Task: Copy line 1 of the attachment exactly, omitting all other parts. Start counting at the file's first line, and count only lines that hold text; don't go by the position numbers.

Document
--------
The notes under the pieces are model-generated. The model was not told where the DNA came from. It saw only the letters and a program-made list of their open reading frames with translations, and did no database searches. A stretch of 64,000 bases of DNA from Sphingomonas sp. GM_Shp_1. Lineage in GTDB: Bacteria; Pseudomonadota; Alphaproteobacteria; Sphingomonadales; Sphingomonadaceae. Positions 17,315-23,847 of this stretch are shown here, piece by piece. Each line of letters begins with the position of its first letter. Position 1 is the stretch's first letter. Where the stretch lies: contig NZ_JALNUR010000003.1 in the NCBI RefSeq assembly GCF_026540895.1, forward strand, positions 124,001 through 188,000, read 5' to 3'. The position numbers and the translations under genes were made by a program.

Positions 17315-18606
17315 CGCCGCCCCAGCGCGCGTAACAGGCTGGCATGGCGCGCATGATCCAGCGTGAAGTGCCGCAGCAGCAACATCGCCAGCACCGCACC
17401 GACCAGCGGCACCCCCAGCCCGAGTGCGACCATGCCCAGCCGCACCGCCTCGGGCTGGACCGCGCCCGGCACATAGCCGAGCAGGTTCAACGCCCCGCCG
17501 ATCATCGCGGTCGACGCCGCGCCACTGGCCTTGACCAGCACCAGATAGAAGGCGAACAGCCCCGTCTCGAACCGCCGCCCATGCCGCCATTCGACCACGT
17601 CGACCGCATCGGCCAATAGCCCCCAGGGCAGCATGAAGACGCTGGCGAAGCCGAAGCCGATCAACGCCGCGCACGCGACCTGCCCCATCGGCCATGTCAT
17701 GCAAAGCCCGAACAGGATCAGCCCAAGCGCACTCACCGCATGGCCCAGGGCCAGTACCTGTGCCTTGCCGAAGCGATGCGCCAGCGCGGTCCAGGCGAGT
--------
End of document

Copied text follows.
The notes under the pieces are model-generated. The model was not told where the DNA came from. It saw only the letters and a program-made list of their open reading frames with translations, and did no database searches. A stretch of 64,000 bases of DNA from Sphingomonas sp. GM_Shp_1. Lineage in GTDB: Bacteria; Pseudomonadota; Alphaproteobacteria; Sphingomonadales; Sphingomonadaceae. Positions 17,315-23,847 of this stretch are shown here, piece by piece. Each line of letters begins with the position of its first letter. Position 1 is the stretch's first letter. Where the stretch lies: contig NZ_JALNUR010000003.1 in the NCBI RefSeq assembly GCF_026540895.1, forward strand, positions 124,001 through 188,000, read 5' to 3'. The position numbers and the translations under genes were made by a program.